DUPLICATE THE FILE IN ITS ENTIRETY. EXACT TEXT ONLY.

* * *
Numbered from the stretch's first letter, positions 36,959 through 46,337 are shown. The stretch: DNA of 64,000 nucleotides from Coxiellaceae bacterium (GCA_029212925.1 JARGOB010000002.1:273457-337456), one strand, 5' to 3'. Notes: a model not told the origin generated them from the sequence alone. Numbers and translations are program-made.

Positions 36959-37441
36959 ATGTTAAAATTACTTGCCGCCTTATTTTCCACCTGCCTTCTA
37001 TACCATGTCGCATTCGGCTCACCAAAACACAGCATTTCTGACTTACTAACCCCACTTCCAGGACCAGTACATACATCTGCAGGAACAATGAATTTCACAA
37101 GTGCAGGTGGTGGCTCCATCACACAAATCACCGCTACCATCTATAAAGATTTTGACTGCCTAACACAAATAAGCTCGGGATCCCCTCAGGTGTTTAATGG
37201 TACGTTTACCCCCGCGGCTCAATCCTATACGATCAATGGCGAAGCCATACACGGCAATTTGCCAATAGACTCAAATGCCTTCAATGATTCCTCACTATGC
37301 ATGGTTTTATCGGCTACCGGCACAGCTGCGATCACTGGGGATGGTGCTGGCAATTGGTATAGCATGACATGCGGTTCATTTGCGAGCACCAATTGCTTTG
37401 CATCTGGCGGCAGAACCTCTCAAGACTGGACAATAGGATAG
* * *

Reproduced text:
Numbered from the stretch's first letter, positions 36,959 through 46,337 are shown. The stretch: DNA of 64,000 nucleotides from Coxiellaceae bacterium (GCA_029212925.1 JARGOB010000002.1:273457-337456), one strand, 5' to 3'. Notes: a model not told the origin generated them from the sequence alone. Numbers and translations are program-made.

Positions 36959-37441
36959 ATGTTAAAATTACTTGCCGCCTTATTTTCCACCTGCCTTCTA
37001 TACCATGTCGCATTCGGCTCACCAAAACACAGCATTTCTGACTTACTAACCCCACTTCCAGGACCAGTACATACATCTGCAGGAACAATGAATTTCACAA
37101 GTGCAGGTGGTGGCTCCATCACACAAATCACCGCTACCATCTATAAAGATTTTGACTGCCTAACACAAATAAGCTCGGGATCCCCTCAGGTGTTTAATGG
37201 TACGTTTACCCCCGCGGCTCAATCCTATACGATCAATGGCGAAGCCATACACGGCAATTTGCCAATAGACTCAAATGCCTTCAATGATTCCTCACTATGC
37301 ATGGTTTTATCGGCTACCGGCACAGCTGCGATCACTGGGGATGGTGCTGGCAATTGGTATAGCATGACATGCGGTTCATTTGCGAGCACCAATTGCTTTG
37401 CATCTGGCGGCAGAACCTCTCAAGACTGGACAATAGGATAG